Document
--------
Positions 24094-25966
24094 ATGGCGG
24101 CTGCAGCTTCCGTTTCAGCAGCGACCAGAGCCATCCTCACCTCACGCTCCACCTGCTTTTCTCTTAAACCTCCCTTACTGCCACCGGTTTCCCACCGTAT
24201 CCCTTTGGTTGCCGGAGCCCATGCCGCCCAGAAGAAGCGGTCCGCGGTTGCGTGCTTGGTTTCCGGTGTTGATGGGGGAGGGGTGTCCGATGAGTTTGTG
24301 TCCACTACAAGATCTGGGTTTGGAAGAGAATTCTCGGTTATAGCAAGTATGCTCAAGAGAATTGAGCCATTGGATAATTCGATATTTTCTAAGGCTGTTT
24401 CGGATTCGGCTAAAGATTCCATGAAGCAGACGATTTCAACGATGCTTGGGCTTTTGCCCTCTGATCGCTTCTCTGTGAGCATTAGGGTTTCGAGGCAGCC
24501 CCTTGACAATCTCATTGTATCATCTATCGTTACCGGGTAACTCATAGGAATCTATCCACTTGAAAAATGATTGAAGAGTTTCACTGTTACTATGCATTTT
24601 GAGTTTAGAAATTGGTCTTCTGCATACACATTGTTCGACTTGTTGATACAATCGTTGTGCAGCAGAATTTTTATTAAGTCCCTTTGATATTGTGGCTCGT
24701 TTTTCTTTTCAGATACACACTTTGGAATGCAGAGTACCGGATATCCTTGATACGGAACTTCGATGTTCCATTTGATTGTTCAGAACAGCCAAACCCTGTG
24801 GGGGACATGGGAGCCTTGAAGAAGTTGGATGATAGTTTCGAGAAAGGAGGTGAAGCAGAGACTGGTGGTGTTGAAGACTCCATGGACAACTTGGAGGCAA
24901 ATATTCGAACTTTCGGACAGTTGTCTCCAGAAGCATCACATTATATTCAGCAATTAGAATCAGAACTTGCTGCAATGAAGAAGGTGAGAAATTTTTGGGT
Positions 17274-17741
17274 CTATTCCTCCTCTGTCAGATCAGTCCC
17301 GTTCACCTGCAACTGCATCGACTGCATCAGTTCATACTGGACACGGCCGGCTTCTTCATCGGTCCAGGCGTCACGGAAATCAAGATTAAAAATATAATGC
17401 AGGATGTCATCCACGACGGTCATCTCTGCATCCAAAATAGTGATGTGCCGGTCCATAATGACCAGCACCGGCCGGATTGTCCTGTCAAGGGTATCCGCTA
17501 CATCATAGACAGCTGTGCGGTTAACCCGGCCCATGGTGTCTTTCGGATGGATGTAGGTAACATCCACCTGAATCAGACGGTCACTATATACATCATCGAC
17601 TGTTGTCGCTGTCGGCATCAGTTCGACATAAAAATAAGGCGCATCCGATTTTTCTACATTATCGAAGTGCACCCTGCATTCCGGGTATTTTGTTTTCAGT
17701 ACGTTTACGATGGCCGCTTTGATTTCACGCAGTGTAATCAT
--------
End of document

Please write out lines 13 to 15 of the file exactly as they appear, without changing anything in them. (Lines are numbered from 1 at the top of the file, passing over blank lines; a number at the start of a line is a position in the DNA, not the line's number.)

17274 CTATTCCTCCTCTGTCAGATCAGTCCC
17301 GTTCACCTGCAACTGCATCGACTGCATCAGTTCATACTGGACACGGCCGGCTTCTTCATCGGTCCAGGCGTCACGGAAATCAAGATTAAAAATATAATGC
17401 AGGATGTCATCCACGACGGTCATCTCTGCATCCAAAATAGTGATGTGCCGGTCCATAATGACCAGCACCGGCCGGATTGTCCTGTCAAGGGTATCCGCTA